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New Natter book

Pasoleati

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https://www.nattermannedmissile.com
 

Orionblamblam

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newsdeskdan said:
Was it a historic step to human spaceflight?
That would seem to be a bit of a stretch. The blurb claims that the author has found a lot of stuff previously classified by the US and UK, so, I guess... *maybe?* But I've never before come across anything that tied the Natter in to *anybodies* manned space efforts.
 

newsdeskdan

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Orionblamblam said:
newsdeskdan said:
Was it a historic step to human spaceflight?
That would seem to be a bit of a stretch. The blurb claims that the author has found a lot of stuff previously classified by the US and UK, so, I guess... *maybe?* But I've never before come across anything that tied the Natter in to *anybodies* manned space efforts.
This will undoubtedly be an excellent successor to Gooden's highly-detailed but sadly long out-of-print previous Natter book but while 'Manned Missile of the Third Reich' is appropriate, I can't help but feel that the 'historic step to human spaceflight' line isn't entirely in the spirit of what the Natter was all about.
 

Jemiba

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newsdeskdan said:
hesham said:
Looks great,thanks.
Was it a historic step to human spaceflight?
As much, as the V2 was an attempt to conquer space ! ::)
 

newsdeskdan

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edwest said:
I plan to get it.
I have placed my preorder. Can't resist any German projects book no matter what it says on the cover.
 

Pasoleati

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Apparently it is not published until June.
 

newsdeskdan

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Pasoleati said:
Apparently it is not published until June.
Available to pre-order here: https://www.bookworldws.co.uk//natter-manned-missile-third-reich-order-p-8239.html?osCsid=p83d99b90edkoquec2109om4l4. Be warned though, unlike Amazon they do take your money straight away!

A survey of the original book indicates that it contains about 280 images on 144 pages - so 800 images on 500 pages is a bit of a step up!

It's interesting that the cover depicts a sort of re-imagining of the famous photo showing test pilot Lothar Sieber chatting to Erich Bachem just before his ill-fated launch on March 1, 1945. However, while the actual scene shows Sieber wearing a regular unpressurised one-piece flying suit, the re-imagining appears to show him wearing an experimental Watanzug pressure suit. Maybe this small historical inaccuracy makes proceedings look more 'spacey', even though I think it's unlikely that pilots of the Natter in active service would have been issued with cutting edge personal equipment like that.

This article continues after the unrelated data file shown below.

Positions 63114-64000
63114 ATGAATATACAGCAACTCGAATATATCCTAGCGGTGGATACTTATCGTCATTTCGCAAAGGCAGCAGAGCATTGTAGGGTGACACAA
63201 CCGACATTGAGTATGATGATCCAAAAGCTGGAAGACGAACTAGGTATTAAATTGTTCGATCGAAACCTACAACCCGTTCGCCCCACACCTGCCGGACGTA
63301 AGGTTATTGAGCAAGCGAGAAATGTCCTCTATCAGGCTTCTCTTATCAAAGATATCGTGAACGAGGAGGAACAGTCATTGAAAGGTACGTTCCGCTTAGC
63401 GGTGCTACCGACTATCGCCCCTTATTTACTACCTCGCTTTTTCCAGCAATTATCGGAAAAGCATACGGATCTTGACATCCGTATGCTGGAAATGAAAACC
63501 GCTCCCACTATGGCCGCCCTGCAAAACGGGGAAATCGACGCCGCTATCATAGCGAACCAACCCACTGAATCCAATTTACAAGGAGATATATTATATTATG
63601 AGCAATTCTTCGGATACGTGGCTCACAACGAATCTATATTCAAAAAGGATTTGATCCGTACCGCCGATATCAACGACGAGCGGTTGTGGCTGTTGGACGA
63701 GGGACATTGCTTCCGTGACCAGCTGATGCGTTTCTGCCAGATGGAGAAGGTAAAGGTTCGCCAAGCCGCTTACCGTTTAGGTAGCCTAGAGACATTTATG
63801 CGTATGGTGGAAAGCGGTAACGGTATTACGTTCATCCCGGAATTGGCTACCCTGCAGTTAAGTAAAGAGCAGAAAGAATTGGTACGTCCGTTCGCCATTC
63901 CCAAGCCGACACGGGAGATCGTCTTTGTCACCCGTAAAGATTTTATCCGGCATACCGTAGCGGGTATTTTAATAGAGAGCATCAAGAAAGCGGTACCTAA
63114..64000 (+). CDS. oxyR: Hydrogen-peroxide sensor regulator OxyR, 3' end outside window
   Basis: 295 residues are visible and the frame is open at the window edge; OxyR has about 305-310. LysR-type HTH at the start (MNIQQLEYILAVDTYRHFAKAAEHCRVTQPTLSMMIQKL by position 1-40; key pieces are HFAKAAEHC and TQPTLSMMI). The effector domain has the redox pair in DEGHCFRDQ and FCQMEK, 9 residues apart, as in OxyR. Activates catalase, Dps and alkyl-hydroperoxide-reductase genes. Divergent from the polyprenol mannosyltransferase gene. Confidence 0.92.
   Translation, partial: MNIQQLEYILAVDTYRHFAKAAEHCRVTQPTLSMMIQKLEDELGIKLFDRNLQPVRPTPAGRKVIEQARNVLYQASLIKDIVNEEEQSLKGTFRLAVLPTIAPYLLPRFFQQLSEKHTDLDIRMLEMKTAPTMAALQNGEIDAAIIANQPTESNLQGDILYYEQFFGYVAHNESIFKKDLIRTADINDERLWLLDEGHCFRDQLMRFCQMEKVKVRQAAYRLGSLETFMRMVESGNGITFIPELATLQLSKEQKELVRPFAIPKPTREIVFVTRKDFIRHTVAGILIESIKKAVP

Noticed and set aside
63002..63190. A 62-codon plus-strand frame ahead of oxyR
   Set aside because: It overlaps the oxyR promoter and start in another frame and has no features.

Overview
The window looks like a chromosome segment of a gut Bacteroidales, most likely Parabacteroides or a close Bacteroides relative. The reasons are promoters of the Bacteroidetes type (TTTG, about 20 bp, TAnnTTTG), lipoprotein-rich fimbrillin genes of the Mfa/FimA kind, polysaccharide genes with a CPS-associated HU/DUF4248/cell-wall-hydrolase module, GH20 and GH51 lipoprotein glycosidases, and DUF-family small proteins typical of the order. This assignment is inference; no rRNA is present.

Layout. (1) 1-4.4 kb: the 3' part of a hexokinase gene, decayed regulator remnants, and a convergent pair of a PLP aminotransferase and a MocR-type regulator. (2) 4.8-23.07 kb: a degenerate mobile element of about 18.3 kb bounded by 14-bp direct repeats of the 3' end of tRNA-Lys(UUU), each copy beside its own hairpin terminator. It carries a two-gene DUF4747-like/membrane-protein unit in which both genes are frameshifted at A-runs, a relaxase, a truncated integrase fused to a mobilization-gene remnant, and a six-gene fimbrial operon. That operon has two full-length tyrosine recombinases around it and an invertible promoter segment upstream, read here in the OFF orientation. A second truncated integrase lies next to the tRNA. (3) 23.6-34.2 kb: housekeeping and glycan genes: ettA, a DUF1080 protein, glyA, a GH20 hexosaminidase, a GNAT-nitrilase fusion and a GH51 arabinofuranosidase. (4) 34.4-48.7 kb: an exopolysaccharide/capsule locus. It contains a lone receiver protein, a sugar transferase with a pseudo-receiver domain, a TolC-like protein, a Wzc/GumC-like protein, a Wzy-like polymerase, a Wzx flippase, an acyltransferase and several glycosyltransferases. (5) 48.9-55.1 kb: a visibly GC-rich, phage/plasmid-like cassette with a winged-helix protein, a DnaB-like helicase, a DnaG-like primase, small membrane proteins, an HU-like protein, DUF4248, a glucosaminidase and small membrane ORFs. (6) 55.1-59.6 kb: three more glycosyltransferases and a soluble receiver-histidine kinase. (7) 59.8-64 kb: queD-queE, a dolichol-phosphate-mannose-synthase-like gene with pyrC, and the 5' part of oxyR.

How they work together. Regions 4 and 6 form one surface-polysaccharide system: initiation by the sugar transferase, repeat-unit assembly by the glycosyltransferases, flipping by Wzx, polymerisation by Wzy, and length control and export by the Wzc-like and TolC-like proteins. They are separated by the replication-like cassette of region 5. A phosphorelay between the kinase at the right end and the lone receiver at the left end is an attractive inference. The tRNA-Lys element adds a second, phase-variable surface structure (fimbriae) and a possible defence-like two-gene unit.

newsdeskdan

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Zizi6785 said:
This photo:
Yep. Actually, the cover depicts a rather different configuration of Natter - different tail, no nose cap and only two large boosters. It's not '23'. The launch tower is the later 'pole' type too. I wonder whether this is an 'imagining' or if Gooden has evidence of more than one manned launch?
 

athpilot

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newsdeskdan said:
Zizi6785 said:
This photo:
Yep. Actually, the cover depicts a rather different configuration of Natter - different tail, no nose cap and only two large boosters. It's not '23'. The launch tower is the later 'pole' type too. I wonder whether this is an 'imagining' or if Gooden has evidence of more than one manned launch?
"or if Gooden has evidence of more than one manned launch?" I can´t imagine that... but we´ll see.
 

Dynoman

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I think there were three other pilots that flew the Natter after Siebert in powered flight (according to one source- William Green: Warplanes of the Third Reich). Hans Zubert flew four glide flights in the Natter, but no powered flights. Another pilot who supposedly flew a powered flight was a pilot named Feldwebel Ernst Hemmer, however I do not know how reliable the source (Renato Vesco) is. Maybe someone else knows the Hemmer connection. After researching works by Vesco I'm am very skeptical of his claim of Hemmer.
 

Antonio

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Found that Horst Lommel has a couple of monographs about the Natter

https://www.amazon.co.uk/gp/aw/s//ref=mw_dp_a_s?ie=UTF8&i=books&k=Horst+Lommel
 

newsdeskdan

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Dynoman said:
I think there were three other pilots that flew the Natter after Siebert in powered flight (according to one source- William Green: Warplanes of the Third Reich). Hans Zubert flew four glide flights in the Natter, but no powered flights. Another pilot who supposedly flew a powered flight was a pilot named Feldwebel Ernst Hemmer, however I do not know how reliable the source (Renato Vesco) is. Maybe someone else knows the Hemmer connection. After researching works by Vesco I'm am very skeptical of his claim of Hemmer.